To examine the relative pay of women in the academic labor market between about 1965 and about 1985, we analyse data from several national surveys as well as information from individual institutions. We also review extensively the published research on this issue. We find that although the relative pay of women in higher education has improved since the late 1960s, women's salaries still fall short of men's salaries. Many theories imply that labor market discrimination not only lowers the pay of women but also increases the pay of men. We examine this issue using a new technique that generalizes the well-known Oaxaca decomposition. We estimate that discrimination in higher education has had little effect on men's salaries. We also examine trends in employment and the segregation of women and men faculty by field.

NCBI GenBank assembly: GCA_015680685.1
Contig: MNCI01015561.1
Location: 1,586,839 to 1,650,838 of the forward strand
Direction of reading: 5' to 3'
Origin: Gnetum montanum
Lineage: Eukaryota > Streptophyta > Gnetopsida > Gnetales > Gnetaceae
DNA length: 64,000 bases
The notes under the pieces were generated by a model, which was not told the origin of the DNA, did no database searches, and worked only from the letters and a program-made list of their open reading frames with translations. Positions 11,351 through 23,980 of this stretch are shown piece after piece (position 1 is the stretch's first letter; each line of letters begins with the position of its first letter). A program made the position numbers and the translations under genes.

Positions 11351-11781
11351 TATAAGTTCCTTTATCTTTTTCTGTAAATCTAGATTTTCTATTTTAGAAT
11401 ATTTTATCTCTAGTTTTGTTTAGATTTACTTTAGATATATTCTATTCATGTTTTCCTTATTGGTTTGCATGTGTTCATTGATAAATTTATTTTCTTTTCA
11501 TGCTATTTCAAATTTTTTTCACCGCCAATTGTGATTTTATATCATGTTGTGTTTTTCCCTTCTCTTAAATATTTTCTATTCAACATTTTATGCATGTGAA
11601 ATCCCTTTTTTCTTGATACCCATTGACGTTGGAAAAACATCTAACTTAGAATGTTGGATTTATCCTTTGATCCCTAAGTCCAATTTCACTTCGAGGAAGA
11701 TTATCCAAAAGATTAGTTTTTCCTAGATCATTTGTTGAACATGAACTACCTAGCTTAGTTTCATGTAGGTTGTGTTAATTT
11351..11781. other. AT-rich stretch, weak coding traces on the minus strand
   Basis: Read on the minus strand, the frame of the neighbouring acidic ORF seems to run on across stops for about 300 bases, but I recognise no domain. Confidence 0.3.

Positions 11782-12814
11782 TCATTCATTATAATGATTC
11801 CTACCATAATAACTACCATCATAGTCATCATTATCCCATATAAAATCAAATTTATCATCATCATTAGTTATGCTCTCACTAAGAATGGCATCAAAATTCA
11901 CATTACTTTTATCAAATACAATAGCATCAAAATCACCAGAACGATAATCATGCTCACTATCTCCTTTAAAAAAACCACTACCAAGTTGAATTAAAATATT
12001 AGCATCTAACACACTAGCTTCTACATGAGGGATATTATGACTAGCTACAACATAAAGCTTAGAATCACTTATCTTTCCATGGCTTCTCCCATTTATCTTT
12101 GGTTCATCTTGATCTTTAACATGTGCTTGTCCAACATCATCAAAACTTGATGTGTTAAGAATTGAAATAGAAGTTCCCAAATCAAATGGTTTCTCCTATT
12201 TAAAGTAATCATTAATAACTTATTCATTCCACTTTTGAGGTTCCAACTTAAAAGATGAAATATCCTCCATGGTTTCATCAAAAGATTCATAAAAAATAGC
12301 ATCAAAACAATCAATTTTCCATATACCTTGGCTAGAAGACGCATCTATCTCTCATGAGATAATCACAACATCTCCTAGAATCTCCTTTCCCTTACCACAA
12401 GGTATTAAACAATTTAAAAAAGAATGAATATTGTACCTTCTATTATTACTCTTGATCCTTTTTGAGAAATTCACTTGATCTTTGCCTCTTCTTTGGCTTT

ASJC Scopus subject areas
- Economics and Econometrics